A little before three o'clock on Sunday morning the meeting ended in a deadlock, with the assertion on the part of the Religious Liberty men, that unless the Pacific Press would accede to their demands and drop the term “Seventh-day Adventist” and “the Sabbath” from the columns of that paper, they would no longer use it as the organ of the Religious Liberty Association. That meant killing the paper. They unlocked the door, and the men went to their rooms to sleep.
But God, who never slumbers or sleeps, sent His angel messenger to Ellen White's room at three o'clock that morning. She was aroused from her sleep and instructed that she must go into the workers' meeting at half past five to present what was shown to her at Salamanca. She dressed, went to her bureau, took out the journal in which she had made the record of what had been shown to her. As the scene came clearly to her mind, she wrote more to go with it.
As the workers passed her home early Sunday morning, Elder W. C. White among others noticed there was a light in her room. “Strange,” he said to the man with whom he was walking, “mother was not planning to attend the meeting today. She seems to have changed her mind.” He stepped into the house to see what she was doing. He found her dressed and putting on her bonnet to go to meeting. She told her son that at three o'clock that morning she had been aroused from her sleep and instructed to go into the workers' meeting and present what was shown to her at Salamanca.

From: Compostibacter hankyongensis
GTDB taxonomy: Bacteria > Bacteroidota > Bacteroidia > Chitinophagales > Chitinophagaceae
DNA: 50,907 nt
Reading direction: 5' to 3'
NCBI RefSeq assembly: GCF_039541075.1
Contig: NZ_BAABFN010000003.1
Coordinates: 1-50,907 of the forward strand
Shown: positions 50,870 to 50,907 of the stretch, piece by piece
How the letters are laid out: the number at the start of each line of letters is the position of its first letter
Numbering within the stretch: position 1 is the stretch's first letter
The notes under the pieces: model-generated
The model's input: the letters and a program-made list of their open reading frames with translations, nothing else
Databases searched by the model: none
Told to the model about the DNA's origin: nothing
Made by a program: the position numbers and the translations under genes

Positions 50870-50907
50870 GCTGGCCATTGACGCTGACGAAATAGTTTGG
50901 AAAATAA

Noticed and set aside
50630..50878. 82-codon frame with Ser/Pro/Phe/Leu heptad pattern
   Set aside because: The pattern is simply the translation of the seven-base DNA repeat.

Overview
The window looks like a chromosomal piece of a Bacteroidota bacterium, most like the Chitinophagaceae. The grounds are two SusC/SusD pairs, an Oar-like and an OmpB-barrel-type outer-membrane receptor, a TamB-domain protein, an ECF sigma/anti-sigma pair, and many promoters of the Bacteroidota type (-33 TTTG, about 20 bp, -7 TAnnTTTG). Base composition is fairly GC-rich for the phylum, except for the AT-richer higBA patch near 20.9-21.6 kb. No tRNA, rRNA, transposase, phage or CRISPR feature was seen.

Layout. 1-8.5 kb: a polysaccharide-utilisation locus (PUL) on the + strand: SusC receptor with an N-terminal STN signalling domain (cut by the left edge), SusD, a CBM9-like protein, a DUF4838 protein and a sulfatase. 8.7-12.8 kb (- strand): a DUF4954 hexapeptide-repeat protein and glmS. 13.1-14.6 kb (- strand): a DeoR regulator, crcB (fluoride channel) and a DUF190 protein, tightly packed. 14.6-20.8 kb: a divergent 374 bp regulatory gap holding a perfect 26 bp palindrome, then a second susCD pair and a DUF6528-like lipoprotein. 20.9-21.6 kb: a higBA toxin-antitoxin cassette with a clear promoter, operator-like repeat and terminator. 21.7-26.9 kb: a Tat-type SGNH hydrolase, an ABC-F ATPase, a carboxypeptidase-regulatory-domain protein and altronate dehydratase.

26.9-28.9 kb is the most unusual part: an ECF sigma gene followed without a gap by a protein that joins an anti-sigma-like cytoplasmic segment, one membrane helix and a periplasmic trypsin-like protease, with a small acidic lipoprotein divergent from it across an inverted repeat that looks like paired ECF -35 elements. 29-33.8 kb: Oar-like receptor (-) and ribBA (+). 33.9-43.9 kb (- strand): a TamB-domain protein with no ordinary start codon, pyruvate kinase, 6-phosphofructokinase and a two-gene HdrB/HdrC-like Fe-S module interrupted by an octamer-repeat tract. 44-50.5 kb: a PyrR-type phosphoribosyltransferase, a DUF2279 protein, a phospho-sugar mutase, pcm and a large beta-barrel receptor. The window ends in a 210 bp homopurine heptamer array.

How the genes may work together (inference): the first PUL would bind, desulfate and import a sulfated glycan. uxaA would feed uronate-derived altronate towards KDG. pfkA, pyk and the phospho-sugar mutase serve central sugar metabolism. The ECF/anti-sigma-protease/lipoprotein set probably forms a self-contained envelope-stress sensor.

Elder White was keenly interested. Five times he had heard her begin to tell it, and five times she had been prevented.
The audience were arising from prayer as Mrs. White entered the rear door of the tabernacle, a bundle of manuscript under her arm. The president of the General Conference was the speaker, and he addressed her: “Sister White,” he said, “we are happy to see you. Do you have a message for us?”
“Indeed I do,” she said, and she stepped to the front. She began where she had left off the day before. She told the listeners that at three o'clock that morning she had been aroused from her sleep and instructed to go to the workers' meeting at half past five to present what had been shown to her at Salamanca, New York.